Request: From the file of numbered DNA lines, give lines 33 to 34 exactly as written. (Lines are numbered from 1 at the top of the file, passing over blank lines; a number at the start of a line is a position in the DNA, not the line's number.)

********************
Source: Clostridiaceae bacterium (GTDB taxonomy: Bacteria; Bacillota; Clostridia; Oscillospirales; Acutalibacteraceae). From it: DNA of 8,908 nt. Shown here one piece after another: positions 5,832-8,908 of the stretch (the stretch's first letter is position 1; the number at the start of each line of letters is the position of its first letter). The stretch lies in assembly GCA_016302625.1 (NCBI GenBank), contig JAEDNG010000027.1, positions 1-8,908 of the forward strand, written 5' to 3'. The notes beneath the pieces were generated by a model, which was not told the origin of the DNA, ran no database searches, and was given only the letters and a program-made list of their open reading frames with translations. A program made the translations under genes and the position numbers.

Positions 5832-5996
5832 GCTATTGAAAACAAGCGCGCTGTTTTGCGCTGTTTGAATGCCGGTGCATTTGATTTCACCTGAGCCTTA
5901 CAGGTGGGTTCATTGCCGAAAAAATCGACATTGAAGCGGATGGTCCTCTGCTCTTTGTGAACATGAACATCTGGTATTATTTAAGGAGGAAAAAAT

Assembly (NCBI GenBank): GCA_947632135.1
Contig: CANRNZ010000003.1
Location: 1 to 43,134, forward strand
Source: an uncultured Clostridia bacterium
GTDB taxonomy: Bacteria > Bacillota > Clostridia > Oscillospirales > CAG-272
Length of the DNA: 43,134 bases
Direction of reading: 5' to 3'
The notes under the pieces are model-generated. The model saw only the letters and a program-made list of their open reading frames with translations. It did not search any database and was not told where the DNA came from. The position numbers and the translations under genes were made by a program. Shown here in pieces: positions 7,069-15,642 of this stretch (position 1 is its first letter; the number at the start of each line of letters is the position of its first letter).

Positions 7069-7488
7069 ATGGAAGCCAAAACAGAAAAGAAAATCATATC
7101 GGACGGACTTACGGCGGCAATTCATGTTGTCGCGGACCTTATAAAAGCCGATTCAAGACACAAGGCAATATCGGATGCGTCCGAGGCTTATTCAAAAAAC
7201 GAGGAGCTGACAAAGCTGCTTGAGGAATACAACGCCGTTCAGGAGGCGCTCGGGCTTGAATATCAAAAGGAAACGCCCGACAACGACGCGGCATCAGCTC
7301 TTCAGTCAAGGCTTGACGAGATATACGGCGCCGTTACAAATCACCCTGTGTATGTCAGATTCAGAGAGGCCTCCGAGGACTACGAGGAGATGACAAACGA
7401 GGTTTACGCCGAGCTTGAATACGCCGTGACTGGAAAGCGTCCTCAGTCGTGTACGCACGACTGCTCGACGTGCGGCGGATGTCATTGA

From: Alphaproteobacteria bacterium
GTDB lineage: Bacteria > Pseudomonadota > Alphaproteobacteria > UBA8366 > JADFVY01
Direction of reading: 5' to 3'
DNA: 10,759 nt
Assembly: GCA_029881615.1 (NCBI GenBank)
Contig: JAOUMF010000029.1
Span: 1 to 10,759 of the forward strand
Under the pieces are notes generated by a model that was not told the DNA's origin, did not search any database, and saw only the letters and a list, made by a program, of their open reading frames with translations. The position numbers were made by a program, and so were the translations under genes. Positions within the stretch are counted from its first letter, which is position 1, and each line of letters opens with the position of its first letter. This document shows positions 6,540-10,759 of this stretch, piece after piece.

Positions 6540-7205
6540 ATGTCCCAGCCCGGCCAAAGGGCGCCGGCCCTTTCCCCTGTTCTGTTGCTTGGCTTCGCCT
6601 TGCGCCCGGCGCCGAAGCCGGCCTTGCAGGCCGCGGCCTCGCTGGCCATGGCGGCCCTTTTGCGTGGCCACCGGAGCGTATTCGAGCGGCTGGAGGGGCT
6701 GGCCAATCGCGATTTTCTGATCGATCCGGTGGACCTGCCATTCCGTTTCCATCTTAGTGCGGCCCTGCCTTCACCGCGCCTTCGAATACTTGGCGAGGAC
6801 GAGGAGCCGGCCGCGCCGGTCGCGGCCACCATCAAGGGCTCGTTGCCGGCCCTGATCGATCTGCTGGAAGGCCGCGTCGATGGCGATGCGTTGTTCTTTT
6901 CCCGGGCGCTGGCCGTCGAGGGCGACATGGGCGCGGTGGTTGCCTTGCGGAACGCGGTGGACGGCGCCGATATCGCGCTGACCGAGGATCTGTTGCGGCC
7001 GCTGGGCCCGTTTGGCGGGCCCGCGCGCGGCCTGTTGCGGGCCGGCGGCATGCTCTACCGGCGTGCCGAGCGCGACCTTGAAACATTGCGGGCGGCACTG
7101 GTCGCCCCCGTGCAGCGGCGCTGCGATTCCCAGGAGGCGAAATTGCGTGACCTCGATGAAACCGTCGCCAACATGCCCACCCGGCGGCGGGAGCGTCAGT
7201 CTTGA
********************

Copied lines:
7001 GCTGGGCCCGTTTGGCGGGCCCGCGCGCGGCCTGTTGCGGGCCGGCGGCATGCTCTACCGGCGTGCCGAGCGCGACCTTGAAACATTGCGGGCGGCACTG
7101 GTCGCCCCCGTGCAGCGGCGCTGCGATTCCCAGGAGGCGAAATTGCGTGACCTCGATGAAACCGTCGCCAACATGCCCACCCGGCGGCGGGAGCGTCAGT